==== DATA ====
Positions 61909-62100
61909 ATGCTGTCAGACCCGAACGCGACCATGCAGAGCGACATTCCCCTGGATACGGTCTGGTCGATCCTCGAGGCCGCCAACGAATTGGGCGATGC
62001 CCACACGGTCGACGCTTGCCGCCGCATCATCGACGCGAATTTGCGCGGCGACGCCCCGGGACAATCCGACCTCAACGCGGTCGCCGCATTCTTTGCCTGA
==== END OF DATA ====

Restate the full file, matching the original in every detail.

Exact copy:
Positions 61909-62100
61909 ATGCTGTCAGACCCGAACGCGACCATGCAGAGCGACATTCCCCTGGATACGGTCTGGTCGATCCTCGAGGCCGCCAACGAATTGGGCGATGC
62001 CCACACGGTCGACGCTTGCCGCCGCATCATCGACGCGAATTTGCGCGGCGACGCCCCGGGACAATCCGACCTCAACGCGGTCGCCGCATTCTTTGCCTGA